"It is further to be observed, that in this calculation are not comprised the portions which the Romans call passatore, which the laity pay to the clergy; such as purchase, permutation, resignation, and ordination taxes; patents for confessions, preaching, holy oils, privileged altars, professors' chairs, and the like, which will make up another amount of a million of dollars; nor those other taxes called pretatico, which are paid by the Jews to the parish priest for permission to dwell without the Jews' quarter; nor those for the ringing of bells for dying persons, or those who are in agony; nor those which cripples pay for receiving in Rome the visit of the wooden child of the celestial altar, who must always go out in a carriage, accompanied by friars called minori observanti, Franciscan friars, whose incomes they collect and govern. The value of charitable edifices (which are not registered, being exempt from all dative) is not comprised either; and the same exemption is extended to churches; although all these buildings cost the inhabitants of the State several millions of expense for provisional possession, and displays of ceremonies and feasts which are celebrated in them."
WHAT THE ROMAN RELIGION YIELDS.
A distinguished English gentleman, who has spent many years as a resident or in travelling in various papal countries in Europe, in a recent speech in London has presented some deeply interesting facts concerning vice and crime in Papal and Protestant countries. He possessed himself of the Government returns of every Romanist Government on the Continent. We have condensed and will state its results.
In England, four persons for a million, on the average, are committed for murder per year. In Ireland there are nineteen to the million. In Belgium, a Catholic country, there are eighteen murders to the million. In France there are thirty-one. Passing into Austria, we find thirty-six. In Bavaria, also Catholic, sixty-eight to the million; or, if homicides are struck out, there will be thirty. Going into Italy, where Catholic influence is the strongest of any country on earth, and taking first the kingdom of Sardinia, we find twenty murders to the million. In the Venetian and Milanese provinces there is the enormous result of forty-five to the million. In Tuscany, forty-two, though that land is claimed as a kind of earthly paradise; and in the Papal States not less than one hundred murders for the million of people. There are ninety in Sicily; and in Naples the result is more appalling still, where public documents show there are two hundred murders per year to the million of people!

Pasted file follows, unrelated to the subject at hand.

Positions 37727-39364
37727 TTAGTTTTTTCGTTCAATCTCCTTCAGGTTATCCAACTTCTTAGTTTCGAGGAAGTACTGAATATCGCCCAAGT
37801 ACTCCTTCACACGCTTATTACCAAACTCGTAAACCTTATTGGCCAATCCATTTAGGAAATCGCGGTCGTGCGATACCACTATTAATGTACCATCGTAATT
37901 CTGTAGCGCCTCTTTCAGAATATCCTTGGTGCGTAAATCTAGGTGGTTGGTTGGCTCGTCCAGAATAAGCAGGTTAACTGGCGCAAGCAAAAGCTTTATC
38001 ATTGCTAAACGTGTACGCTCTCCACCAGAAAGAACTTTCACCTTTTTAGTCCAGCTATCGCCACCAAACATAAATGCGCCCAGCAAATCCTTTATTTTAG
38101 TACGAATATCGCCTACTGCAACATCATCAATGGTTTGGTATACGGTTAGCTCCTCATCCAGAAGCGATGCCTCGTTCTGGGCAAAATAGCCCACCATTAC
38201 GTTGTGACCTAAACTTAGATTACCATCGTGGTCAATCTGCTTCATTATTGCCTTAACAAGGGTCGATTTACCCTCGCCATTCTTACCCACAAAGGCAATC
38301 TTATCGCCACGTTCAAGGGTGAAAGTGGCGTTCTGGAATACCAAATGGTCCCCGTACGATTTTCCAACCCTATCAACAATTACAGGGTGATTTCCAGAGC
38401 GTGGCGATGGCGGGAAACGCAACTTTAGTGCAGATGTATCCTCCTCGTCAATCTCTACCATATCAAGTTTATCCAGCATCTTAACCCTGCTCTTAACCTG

The above facts are all drawn from the civil and criminal records of the respective countries named. Now, taking the whole of these countries together, we have seventy-five cases of murder for every million of people. In Protestant countries,—England, for example,—we have but four for every million. Aside from various other demoralizing influences of Popery, the fact now to be named beyond doubt operates with great power in cheapening human life in Catholic countries. The Protestant criminal believes he is sending his victim, if not a Christian, at once to a miserable eternity; and this awful consideration gives a terrible aspect to the crime of murder. But the Papist only sends his victim to purgatory, whence he can be rescued by the masses the priest can be hired to say for his soul; or his own bloody hand and heart will not hinder him from doing that office himself. We think the above facts in regard to vice and crime in the two great departments of Christendom worthy the most serious pondering of every friend of morality and virtue.
 Martinus Scriblerus says, that "the Pope's band, though the finest in the world, would not divert the English from burning his Holiness in effigy on the streets of London on a Guy Fawkes' day;" nor, I may add, the Romans from burning him in person on the streets of Rome any day, were the French away.
 For much of the information contained in this chapter I am indebted to my intelligent friend Mr Stewart.